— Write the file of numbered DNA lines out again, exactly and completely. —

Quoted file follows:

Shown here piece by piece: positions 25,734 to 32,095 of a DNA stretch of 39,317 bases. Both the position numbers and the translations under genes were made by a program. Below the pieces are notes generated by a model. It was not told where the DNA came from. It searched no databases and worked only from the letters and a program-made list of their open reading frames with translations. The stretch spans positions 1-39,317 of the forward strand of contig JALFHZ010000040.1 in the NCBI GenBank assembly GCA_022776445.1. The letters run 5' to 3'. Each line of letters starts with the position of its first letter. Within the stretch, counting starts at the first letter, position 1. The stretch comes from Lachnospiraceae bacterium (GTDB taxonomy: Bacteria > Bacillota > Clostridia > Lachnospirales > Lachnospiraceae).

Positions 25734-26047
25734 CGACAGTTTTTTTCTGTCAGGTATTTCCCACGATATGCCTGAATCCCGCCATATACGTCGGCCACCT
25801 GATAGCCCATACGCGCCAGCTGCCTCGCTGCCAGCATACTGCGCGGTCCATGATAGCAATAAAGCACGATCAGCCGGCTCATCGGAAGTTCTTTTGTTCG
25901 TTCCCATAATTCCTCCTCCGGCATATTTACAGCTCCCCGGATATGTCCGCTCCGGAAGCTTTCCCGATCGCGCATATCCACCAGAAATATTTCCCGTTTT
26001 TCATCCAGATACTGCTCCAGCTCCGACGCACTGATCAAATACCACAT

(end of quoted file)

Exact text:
Shown here piece by piece: positions 25,734 to 32,095 of a DNA stretch of 39,317 bases. Both the position numbers and the translations under genes were made by a program. Below the pieces are notes generated by a model. It was not told where the DNA came from. It searched no databases and worked only from the letters and a program-made list of their open reading frames with translations. The stretch spans positions 1-39,317 of the forward strand of contig JALFHZ010000040.1 in the NCBI GenBank assembly GCA_022776445.1. The letters run 5' to 3'. Each line of letters starts with the position of its first letter. Within the stretch, counting starts at the first letter, position 1. The stretch comes from Lachnospiraceae bacterium (GTDB taxonomy: Bacteria > Bacillota > Clostridia > Lachnospirales > Lachnospiraceae).

Positions 25734-26047
25734 CGACAGTTTTTTTCTGTCAGGTATTTCCCACGATATGCCTGAATCCCGCCATATACGTCGGCCACCT
25801 GATAGCCCATACGCGCCAGCTGCCTCGCTGCCAGCATACTGCGCGGTCCATGATAGCAATAAAGCACGATCAGCCGGCTCATCGGAAGTTCTTTTGTTCG
25901 TTCCCATAATTCCTCCTCCGGCATATTTACAGCTCCCCGGATATGTCCGCTCCGGAAGCTTTCCCGATCGCGCATATCCACCAGAAATATTTCCCGTTTT
26001 TCATCCAGATACTGCTCCAGCTCCGACGCACTGATCAAATACCACAT